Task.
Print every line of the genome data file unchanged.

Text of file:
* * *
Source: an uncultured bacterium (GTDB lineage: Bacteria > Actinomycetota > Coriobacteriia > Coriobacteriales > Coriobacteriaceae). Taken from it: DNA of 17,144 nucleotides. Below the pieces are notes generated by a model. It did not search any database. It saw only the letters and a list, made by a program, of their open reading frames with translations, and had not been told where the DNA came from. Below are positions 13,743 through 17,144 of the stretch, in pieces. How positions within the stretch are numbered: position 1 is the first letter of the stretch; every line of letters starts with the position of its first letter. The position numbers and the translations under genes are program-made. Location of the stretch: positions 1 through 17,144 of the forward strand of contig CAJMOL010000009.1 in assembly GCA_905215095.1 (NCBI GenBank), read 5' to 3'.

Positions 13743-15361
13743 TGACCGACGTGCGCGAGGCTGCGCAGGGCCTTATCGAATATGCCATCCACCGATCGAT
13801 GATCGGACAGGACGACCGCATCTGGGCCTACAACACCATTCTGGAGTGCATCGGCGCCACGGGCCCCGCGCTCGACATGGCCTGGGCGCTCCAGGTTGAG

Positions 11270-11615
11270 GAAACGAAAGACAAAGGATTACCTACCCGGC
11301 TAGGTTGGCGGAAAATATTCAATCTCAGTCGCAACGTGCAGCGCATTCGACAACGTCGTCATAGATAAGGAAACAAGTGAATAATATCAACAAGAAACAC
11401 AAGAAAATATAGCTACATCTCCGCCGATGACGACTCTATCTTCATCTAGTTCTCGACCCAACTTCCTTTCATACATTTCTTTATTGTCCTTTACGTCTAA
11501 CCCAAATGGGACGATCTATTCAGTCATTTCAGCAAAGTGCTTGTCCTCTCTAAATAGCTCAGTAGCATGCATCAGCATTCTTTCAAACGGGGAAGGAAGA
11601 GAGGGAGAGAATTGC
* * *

Source: an uncultured bacterium (GTDB lineage: Bacteria > Actinomycetota > Coriobacteriia > Coriobacteriales > Coriobacteriaceae). Taken from it: DNA of 17,144 nucleotides. Below the pieces are notes generated by a model. It did not search any database. It saw only the letters and a list, made by a program, of their open reading frames with translations, and had not been told where the DNA came from. Below are positions 13,743 through 17,144 of the stretch, in pieces. How positions within the stretch are numbered: position 1 is the first letter of the stretch; every line of letters starts with the position of its first letter. The position numbers and the translations under genes are program-made. Location of the stretch: positions 1 through 17,144 of the forward strand of contig CAJMOL010000009.1 in assembly GCA_905215095.1 (NCBI GenBank), read 5' to 3'.

Positions 13743-15361
13743 TGACCGACGTGCGCGAGGCTGCGCAGGGCCTTATCGAATATGCCATCCACCGATCGAT
13801 GATCGGACAGGACGACCGCATCTGGGCCTACAACACCATTCTGGAGTGCATCGGCGCCACGGGCCCCGCGCTCGACATGGCCTGGGCGCTCCAGGTTGAG

Positions 11270-11615
11270 GAAACGAAAGACAAAGGATTACCTACCCGGC
11301 TAGGTTGGCGGAAAATATTCAATCTCAGTCGCAACGTGCAGCGCATTCGACAACGTCGTCATAGATAAGGAAACAAGTGAATAATATCAACAAGAAACAC
11401 AAGAAAATATAGCTACATCTCCGCCGATGACGACTCTATCTTCATCTAGTTCTCGACCCAACTTCCTTTCATACATTTCTTTATTGTCCTTTACGTCTAA
11501 CCCAAATGGGACGATCTATTCAGTCATTTCAGCAAAGTGCTTGTCCTCTCTAAATAGCTCAGTAGCATGCATCAGCATTCTTTCAAACGGGGAAGGAAGA
11601 GAGGGAGAGAATTGC